You know you've prepared well when: You haven't run into anything on an assignment that you could not shoot. You used everything you packed; at least twice, and you couldn't imagine not getting those shots. You stayed warm and toasty and able to do your work. You packed so you could handle the entire load; from car to location and back to your hotel.

I have project to work on this afternoon over at the theater. We'll be doing a mix of things. I'll pack based on what worked best in the past plus a bit of padding in the lighting department. It should be a smooth three hours, especially compared to two weeks of film shooting near the Arctic Circle in the dead of Winter... Just trying to decide if I need more than one light meter....




6 comments:

Anonymous said...

Wonderful memoire. Thanks for all the writing over the last year, wonderful stuff.
Mark

Anonymous said...

Hi Kirk,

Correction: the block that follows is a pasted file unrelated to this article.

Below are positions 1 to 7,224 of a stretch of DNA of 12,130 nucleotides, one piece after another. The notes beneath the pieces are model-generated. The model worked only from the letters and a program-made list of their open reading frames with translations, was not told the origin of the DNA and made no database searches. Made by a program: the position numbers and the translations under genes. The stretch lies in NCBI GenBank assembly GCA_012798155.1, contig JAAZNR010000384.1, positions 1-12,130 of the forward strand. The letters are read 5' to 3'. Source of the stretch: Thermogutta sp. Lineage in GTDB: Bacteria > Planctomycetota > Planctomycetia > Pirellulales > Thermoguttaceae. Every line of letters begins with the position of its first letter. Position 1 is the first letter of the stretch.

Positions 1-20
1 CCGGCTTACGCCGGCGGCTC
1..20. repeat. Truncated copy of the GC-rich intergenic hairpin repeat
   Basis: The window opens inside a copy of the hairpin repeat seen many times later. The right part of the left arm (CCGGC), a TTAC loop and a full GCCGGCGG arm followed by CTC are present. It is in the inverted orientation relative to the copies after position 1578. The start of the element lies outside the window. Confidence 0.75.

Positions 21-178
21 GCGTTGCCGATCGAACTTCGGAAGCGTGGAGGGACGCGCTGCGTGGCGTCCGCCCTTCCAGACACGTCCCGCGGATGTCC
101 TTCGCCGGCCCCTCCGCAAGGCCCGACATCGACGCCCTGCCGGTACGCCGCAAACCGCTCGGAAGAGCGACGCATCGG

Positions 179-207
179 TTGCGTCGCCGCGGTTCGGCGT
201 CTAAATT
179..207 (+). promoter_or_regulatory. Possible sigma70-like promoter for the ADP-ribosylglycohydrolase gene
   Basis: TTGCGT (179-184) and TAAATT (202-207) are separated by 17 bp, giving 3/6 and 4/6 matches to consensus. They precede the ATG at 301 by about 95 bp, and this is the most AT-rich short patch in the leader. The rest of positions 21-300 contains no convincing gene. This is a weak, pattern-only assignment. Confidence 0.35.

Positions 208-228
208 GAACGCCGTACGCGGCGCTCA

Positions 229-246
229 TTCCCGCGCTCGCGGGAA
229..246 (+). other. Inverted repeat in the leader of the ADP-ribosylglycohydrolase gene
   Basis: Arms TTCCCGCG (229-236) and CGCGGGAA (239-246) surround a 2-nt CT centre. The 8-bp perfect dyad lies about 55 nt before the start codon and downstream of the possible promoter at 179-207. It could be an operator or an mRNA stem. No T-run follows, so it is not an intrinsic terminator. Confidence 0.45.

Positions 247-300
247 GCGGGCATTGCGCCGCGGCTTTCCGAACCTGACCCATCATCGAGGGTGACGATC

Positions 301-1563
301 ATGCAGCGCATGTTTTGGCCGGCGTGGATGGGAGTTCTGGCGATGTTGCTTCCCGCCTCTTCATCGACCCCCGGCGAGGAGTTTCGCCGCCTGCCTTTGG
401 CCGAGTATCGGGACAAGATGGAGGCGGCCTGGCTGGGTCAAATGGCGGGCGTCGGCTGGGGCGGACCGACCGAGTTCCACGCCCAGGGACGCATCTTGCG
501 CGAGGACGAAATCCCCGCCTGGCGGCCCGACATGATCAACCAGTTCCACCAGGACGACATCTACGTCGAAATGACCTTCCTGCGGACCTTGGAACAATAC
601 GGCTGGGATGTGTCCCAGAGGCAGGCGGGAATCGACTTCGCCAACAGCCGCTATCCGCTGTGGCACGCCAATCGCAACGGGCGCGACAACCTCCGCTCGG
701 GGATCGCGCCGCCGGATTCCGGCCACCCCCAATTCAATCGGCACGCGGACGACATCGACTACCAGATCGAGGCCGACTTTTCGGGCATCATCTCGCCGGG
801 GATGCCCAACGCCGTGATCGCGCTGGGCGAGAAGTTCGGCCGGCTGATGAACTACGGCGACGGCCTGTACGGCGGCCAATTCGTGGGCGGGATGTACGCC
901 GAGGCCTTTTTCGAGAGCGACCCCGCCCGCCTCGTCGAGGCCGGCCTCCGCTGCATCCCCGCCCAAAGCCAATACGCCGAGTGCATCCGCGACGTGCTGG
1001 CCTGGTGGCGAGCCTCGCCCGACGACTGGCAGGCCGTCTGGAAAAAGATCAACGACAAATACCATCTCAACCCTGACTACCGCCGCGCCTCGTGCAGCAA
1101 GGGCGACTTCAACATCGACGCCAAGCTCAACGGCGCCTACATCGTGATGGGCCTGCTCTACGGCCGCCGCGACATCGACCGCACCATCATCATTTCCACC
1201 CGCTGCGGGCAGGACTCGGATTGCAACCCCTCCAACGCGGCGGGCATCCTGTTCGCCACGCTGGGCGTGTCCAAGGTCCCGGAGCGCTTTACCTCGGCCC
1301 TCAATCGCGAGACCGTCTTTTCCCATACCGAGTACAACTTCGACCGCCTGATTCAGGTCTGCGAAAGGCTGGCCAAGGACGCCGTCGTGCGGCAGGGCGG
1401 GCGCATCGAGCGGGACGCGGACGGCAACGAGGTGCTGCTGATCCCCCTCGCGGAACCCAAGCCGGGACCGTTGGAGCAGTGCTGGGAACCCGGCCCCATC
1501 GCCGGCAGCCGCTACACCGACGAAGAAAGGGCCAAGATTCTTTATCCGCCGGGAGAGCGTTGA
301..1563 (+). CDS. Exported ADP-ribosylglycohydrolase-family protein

I love hearing about your very interesting exploits whether current or from the past. And it's also very nostalgic hearing about the film days, I do miss that time even though it wasn't easy by any means.
Would be interested in any coffee and or vodka comments as well.
Again thanks for sharing!

Doug

Anders said...

Nice story, but would have been nice with some interesting images from the trip :-)

Henk said...

Thank you for sharing!

Henk

George Janik said...

I agree with Anders above. Please show some fotos from that trip, especially the ones with people. It was a totally different time.

Peter B said...

In the 1980s I traveled around the world to shoot a promotional film about Ford Tractors. 16mm film, 2 person crew, Tota Lights for interiors, Arri S and Bolex Rex 5 cameras. For some reason we weren't able to get 240V lamps for the Tota Lights. Our solution was to wire two 110V lamped Tota Lights in series. This allowed us to use the lights with 240V AC. The two light rig was a very awkward and disaster prone. Luckily it only blew up on the last location where one of us (probably me)hooked the rig up improperly (i.e. not in series) and burned out our lamps and blew the fuses in the old farm.